Tableau Server 10.5 Scalability

Michael Hetrick, Director, Product Marketing, Tableau

Worldwide, organizations are empowering people to securely access, create, and share data and analytics on their Tableau platform that is right-sized to the business demand it is supporting. They are strategically transforming how they do business by enabling smart, curious people with data, and building a culture of analytics at all skill levels. As adoption and engagement increase, Tableau becomes mission-critical to business operations. This is self-service analytics at scale.

Understanding scalability is essential to deploying Tableau Server, planning for future capacity, and meeting growing business expectations. This paper introduces Tableau Server’s scalable architecture in a multi-node cluster and explores the following:

  • Scalability test results for Windows and Linux showing Tableau Server scales nearly linearly by increasing hardware resources
  • Variables affecting scalability for new and existing deployments and what to consider when planning your deployment
  • Recommendations for your scalability testing

Published: Jan 10, 2018 | Updated: Feb 6, 2018

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More than ever, the demand for analytics is growing across every aspect of organizations, and it's critical that your data and analytics platform is able to scale to meet these needs. Whether you are talking to decision makers, enterprise architects, or business analysts, “scalability” could mean increasing the number of supported users or amount of content on the platform to execute on the modern analytics vision, expanding the platform architecture and increasing hardware resources to support growing business demand, or increasing the volume of data to be analyzed. While concepts like capacity planning, high-availability, performance tuning are related to scalability, they will be introduced below but addressed in detail in future papers. Here, our focus will be on Tableau Server’s scalable distributed architecture.

Since the introduction of distributed architecture in Tableau Server 5.0 over eight years ago, scalability remains one of the fundamental requirements across every release. Continuous innovation yielded the Data Engine in Tableau 6.0, Data Server in Tableau 7.0, a rendering engine rewrite in Tableau 8.0, and completely rearchitected processes in Tableau 9.0.

With Tableau 10.5, we added support for Tableau Server on Linux and launched a new Data Engine powered by Hyper technology throughout the platform, which provides faster queries and data extraction. As we’ve added new functionality, we’ve also invested heavily to ensure that Tableau will continue to scale to support your business.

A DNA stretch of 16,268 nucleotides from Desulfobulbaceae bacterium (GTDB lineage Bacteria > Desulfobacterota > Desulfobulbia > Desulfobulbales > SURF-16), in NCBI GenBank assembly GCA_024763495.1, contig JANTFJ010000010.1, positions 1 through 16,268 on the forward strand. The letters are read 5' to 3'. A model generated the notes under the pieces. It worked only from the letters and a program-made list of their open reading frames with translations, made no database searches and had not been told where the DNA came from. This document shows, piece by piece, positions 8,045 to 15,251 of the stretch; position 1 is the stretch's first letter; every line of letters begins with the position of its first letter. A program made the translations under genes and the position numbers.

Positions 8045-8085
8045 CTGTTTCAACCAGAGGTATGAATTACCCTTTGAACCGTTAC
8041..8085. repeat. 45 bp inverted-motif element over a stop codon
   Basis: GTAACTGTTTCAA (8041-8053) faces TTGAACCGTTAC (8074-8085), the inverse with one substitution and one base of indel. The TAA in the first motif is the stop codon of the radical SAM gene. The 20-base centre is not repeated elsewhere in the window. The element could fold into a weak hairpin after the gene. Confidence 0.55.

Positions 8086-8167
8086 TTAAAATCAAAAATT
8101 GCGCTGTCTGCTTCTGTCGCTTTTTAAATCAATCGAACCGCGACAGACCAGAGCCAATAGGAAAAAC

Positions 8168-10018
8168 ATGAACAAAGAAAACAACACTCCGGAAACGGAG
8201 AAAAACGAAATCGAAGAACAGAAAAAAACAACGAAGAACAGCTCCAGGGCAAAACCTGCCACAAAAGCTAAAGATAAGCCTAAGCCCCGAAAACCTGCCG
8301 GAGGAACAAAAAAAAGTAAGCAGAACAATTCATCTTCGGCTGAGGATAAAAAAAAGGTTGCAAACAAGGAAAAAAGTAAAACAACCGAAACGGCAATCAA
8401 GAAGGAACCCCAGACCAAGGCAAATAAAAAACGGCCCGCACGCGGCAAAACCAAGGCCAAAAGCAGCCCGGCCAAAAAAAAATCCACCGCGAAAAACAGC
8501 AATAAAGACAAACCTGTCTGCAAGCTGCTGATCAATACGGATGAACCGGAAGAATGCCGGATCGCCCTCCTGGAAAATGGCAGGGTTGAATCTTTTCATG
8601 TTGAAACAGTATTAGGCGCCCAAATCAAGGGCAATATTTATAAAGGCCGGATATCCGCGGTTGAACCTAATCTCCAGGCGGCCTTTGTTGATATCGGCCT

Scalability Testing

Standardized Isolated Environment

We ran scalability tests in our performance lab on identical physical machines with the following specifications:

  • Server Type: Dell PowerEdge R620
  • Operating Systems: Microsoft Windows Server 2012 R2 Standard 64-bit or CentOS Linux release 7.4.1708 (Core)
  • Processor: 2.6GHz 1x8 physical cores, hyper-threading enabled
  • Memory: 64GB

For consistency, with the exception of the reference here, we refer to physical core counts in this whitepaper and always assume hyper-threading is enabled on physical machines.

Deployment Topology

Clusters are made up of one primary (controller) node and one or more worker nodes. In our testing, the primary node was configured with a base installation that includes Cluster Controller, Gateway, and Repository processes. Worker nodes were added using the default configuration across each node. Additional configurations are not covered in this test scenario.

Cluster configuration

Approach & Methodology

We used our load generator tool, TabJolt, to simulate a mixed workload of live and extract connections with viewing and interacting on a dedicated performance testing environment. TabJolt is a “point-and-run” load and performance-testing tool specifically designed for Tableau Server.

Our testing methodology applies this workload against a single server, ramping the number of simulated users until we observed either the average CPU utilization exceeding 80% (+/- 5%), more than a 2% error rate (Tableau Server HTTP errors), or a degradation in response times. Then, we added additional server capacity and scaled the load linearly, repeating this process from one to four worker nodes in the deployment. The same test workbooks were used across both Windows and Linux test scenarios.

TabJolt configuration

Test Results

With increasing user loads, we observed that Tableau Server 10.5 scales nearly linearly with load by adding more worker nodes to the cluster for Windows and Linux load tests. The figure below shows the number of user scenarios that were completed per second with increasing workers.

Transactions per Second in Tableau Server 10.5

Each point shows the observation for the corresponding cluster topology. The first observation shows the primary/worker cluster configuration with a single worker. For each observation, we add a single worker node, as described earlier, displaying the average Throughput per Second (TPS). Scenario throughput is a relative measure, which includes any user interaction of varying cost, such as viewing a viz and adding filters plus think time. Dividing Scenario Throughput by the number of seconds in the test run, we calculate Throughput per Second (TPS). As shown, TPS increased nearly linearly with the addition of worker nodes.